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  • PARALLEL BIBLE - Philemon 1:16


    CHAPTERS: 1     

    VERSES: 1, 2, 3, 4, 5, 6, 7, 8, 9, 10, 11, 12, 13, 14, 15, 16, 17, 18, 19, 20, 21, 22, 23, 24, 25

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    King James Bible - Philemon 1:16

    Not now as a servant, but above a servant, a brother beloved, specially to me, but how much more unto thee, both in the flesh, and in the Lord?

    World English Bible

    no longer as a slave, but more than a slave, a beloved brother, especially to me, but how much rather to you, both in the flesh and in the Lord.

    Douay-Rheims - Philemon 1:16

    Not now as a servant, but instead of a servant, a most dear brother, especially to me: but how much more to thee both in the flesh and in the Lord?

    Webster's Bible Translation

    Not now as a servant, but above a servant, a brother beloved, specially to me, but how much more to thee, both in the flesh, and in the Lord?

    Greek Textus Receptus


    ουκετι
    3765 ως 5613 δουλον 1401 αλλ 235 υπερ 5228 δουλον 1401 αδελφον 80 αγαπητον 27 μαλιστα 3122 εμοι 1698 ποσω 4214 δε 1161 μαλλον 3123 σοι 4671 και 2532 εν 1722 σαρκι 4561 και 2532 εν 1722 κυριω 2962

    Treasury of Scriptural Knowledge

    VERSE (16) -
    Mt 23:8 Ac 9:17 Ga 4:28,29 1Ti 6:2 Heb 3:1 1Pe 1:22,23 1Jo 5:1

    SEV Biblia, Chapter 1:16

    ya no como siervo, antes ms que siervo, a saber como hermano amado, mayormente de mí, y cunto ms de ti, en la carne y en el Seor.

    Clarke's Bible Commentary - Philemon 1:16

    Verse 16. Not now as a
    servant?] Do not receive him merely as thy slave, nor treat him according to that condition; but as a brother - as a genuine Christian, and particularly dear to me.

    Both in the flesh and in the Lord?] There is no reason to believe that Onesimus was of the kindred of Philemon; and we must take the term flesh, here, as referring to the right which Philemon had in him. He was a part of his property and of his family; as a slave, this was his condition; but he now stood in a twofold relation to Philemon: 1. According to the flesh, as above explained, he was one of his family. 2. In the Lord; he was now also a member of the heavenly family, and of the Church at Philemon's house. Philemon's interest in him was now doubled, in consequence of his conversion to Christianity.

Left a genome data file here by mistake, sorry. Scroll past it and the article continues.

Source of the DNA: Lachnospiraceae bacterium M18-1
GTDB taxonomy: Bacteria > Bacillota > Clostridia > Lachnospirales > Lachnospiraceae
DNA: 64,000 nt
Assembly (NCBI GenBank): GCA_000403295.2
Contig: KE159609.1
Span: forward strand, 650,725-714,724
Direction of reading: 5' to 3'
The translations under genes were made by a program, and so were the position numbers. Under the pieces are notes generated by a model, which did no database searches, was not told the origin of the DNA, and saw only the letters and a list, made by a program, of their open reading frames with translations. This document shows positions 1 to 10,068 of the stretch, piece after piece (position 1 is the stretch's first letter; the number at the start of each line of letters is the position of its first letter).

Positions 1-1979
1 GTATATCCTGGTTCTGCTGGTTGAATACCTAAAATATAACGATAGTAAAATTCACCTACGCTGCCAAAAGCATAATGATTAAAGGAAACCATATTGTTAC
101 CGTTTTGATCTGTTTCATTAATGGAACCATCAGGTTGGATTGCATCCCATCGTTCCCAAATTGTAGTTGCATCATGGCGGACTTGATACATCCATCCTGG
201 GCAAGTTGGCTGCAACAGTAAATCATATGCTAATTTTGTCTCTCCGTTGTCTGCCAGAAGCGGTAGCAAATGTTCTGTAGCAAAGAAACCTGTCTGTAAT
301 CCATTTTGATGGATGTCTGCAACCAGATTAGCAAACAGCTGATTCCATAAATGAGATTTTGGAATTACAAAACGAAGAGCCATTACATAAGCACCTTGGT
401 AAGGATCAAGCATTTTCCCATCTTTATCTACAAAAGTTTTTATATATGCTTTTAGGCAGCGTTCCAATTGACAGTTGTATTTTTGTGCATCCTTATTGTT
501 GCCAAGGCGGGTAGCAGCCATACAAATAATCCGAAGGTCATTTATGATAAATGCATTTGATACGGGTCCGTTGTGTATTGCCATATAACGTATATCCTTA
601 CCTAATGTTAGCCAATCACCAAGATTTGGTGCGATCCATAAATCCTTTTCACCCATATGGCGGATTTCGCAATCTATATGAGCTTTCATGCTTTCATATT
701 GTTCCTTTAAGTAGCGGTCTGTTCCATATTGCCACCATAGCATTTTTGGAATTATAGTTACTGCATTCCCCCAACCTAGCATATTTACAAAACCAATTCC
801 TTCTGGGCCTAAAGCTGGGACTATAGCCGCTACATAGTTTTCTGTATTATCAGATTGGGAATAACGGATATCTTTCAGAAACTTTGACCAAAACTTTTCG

John Gill's Bible Commentary

    Ver. 16. Not now as a servant , &c.] That is, not only as a servant, for a servant he was, and was to be received as such; his call by grace had not dissolved the civil relation that was between him and his master, though it had added to it something that was above it, and greater than it: but above a servant ; in a higher condition, as the Arabic version renders it, than a servant; not barely considered in that relation, but as being in one much preferable to it: a brother beloved, specially to me ; a brother in Christ, and to be beloved on that account, as he was especially by the apostle, who had been the instrument of his conversion; (see Colossians 4:9). But how much more unto thee, both in the flesh and in the Lord? both in a natural and civil sense, as being of the same nation and country, and as being part of his family, his servant, and now become an useful and profitable one; and, in a spiritual sense, being in the Lord, belonging to the Lord Jesus, to that family which is named of him, being a fellow citizen with the saints, and of the household of God, and therefore must be doubly dear to him.

    Matthew Henry Commentary

    Verses 15-22 - When we speak of the